H.R. 499, Ending Federal Marijuana Prohibition is a new bill that would decriminalize marijuana at the Federal level, leave to the States a power to regulate marijuana that is similar to the power they have to regulate alcohol, and for other purposes. Introduced to Congress on February 5th, 2013 by Rep. Polis (D-CO) and Rep. Blumenauer (D-OR), H.R. 499 provides outline for a more sensible drug policy.
Detailing how the current system of Federal Drug policy is broken, Rep. Polis and Rep. Blumenauer write of a solution based framework that would provide safe access to marijuana for patients who need it and obtain it legally under state law. In their platform “The Path Forward: Rethinking Federal Marijuana Policy”, Polis and Blumenauer describe and outline opportunities for the federal government to make sure that states, businesses, and individuals are able to act in an environment that has coherent and consistent laws.
A contentious issue between the “People” and the “People’s Government” is the classification of marijuana. Under the Controlled Substances Act of 1970, Marijuana is still classified as a Schedule I substance with “no currently accepted medical use in treatment in the United States”.
The penalties of possession, sale, and cultivation of Schedule I substances are extremely stiff. Cultivation of one cannabis plant can land a citizen in jail for 5 years for the first offense.
These stiff penalties are inhibiting the medical use of marijuana. For medical professionals to prescribe marijuana as medicine, marijuana’s classification must be changed to a Schedule II substance; Schedule II substances have “currently accepted medical use in treatment in the United States”. Rep. Polis and Rep. Blumenauer point out that marijuana’s classification as a Schedule I substance prevents the medical use of marijuana by patients who need it for such debilitating conditions as cancer and multiple sclerosis.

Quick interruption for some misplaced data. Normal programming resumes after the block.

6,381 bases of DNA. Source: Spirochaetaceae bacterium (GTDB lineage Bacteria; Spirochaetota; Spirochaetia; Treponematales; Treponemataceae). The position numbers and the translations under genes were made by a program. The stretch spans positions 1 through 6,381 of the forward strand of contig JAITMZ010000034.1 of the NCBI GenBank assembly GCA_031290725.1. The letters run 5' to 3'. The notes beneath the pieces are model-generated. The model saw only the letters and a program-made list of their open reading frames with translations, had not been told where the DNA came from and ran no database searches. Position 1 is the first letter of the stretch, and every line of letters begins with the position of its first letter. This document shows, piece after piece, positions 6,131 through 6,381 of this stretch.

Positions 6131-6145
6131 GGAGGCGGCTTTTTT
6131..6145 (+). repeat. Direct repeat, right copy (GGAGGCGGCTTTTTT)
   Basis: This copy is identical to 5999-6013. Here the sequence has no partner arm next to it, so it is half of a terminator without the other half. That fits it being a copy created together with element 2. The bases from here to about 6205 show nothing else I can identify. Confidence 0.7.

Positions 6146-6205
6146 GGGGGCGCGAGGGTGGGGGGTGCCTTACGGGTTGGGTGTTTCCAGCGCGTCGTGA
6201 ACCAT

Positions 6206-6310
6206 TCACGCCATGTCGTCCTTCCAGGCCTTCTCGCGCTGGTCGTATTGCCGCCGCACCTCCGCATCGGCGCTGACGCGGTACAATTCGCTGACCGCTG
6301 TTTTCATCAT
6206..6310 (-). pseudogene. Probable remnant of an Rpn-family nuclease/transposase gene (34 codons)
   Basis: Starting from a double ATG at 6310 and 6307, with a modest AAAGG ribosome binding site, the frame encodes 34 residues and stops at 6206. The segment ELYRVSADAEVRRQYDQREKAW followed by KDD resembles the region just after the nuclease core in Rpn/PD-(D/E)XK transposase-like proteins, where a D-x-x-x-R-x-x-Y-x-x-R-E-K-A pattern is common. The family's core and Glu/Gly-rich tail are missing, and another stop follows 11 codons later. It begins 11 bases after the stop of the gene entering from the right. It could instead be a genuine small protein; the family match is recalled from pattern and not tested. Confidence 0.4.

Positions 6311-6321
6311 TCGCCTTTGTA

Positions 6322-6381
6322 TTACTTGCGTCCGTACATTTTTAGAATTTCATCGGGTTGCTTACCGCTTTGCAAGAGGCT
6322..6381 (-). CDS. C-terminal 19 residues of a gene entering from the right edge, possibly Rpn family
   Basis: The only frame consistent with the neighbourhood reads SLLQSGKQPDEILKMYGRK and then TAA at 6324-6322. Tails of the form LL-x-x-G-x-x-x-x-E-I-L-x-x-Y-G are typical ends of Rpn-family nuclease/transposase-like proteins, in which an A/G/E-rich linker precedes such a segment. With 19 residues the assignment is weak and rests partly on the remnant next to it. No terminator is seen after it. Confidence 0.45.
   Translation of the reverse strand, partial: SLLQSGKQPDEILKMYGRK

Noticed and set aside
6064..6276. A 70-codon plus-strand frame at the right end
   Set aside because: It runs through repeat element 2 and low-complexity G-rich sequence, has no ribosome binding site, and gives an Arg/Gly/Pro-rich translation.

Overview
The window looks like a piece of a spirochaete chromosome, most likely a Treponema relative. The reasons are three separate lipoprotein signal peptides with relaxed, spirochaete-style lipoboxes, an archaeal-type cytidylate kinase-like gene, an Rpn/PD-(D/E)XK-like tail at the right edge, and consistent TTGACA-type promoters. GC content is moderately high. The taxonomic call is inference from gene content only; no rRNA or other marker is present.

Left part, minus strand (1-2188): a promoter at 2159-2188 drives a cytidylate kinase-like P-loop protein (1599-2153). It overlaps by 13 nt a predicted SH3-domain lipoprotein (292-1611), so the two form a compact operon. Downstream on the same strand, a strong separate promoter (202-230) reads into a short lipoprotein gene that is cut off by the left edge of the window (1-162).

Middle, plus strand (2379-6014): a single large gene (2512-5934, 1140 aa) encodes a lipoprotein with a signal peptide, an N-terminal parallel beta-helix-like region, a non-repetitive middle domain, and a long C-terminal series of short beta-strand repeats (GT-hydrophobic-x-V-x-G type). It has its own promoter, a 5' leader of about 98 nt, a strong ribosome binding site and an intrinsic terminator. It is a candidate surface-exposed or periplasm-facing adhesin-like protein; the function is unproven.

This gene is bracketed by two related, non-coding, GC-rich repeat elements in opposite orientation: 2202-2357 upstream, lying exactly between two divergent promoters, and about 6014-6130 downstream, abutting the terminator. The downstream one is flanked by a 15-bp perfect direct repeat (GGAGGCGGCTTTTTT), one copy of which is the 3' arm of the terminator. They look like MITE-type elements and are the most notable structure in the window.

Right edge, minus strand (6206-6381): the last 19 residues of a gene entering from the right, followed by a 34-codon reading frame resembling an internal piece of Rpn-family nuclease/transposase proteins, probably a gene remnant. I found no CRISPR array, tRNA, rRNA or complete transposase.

When the Federal Drug Administration and Federal Government do decide to move in a direction of legalizing marijuana, the first would be to change this classification to a Schedule II substance. During this period, medical professionals would be able to recommend medical marijuana. This is similar to the provisions of the Volstead Act during alcohol prohibition which allowed medical professionals to recommend whisky to patients as they saw fit. During the original prohibition states had the choice to remain wet or dry, although in order to drink alcohol legally, people purchased at pharmacies during the two year trials the FDA was testing to ensure alcohols safety.
An important dilemma the federal government will encounter is the lack of control measures in place to control marijuana once it is reclassified. The federal government would be missing out on key revenue generating streams. Fortunately, the Medical Cannabis Network was formed with an understanding that the technological solutions it provides to the marketplace will create defacto controls which regulate the industry. The Medical Cannabis Network has created MarijuanaDoctors.com and the DeskDocMD programs to facilitate the recommendations under current state law. The appointment booking and verification system along with the recommendation generator will allow for seamless integration as this form of medication becomes a Schedule II substance that doctors will be able to prescribe.
Our mission is to create technological solutions that can be built to scale to accommodate this changing industry. We hope to provide a framework that allows for the safe access of medical cannabis while limiting its access to consumers in the black market.
Updated on December 21, 2018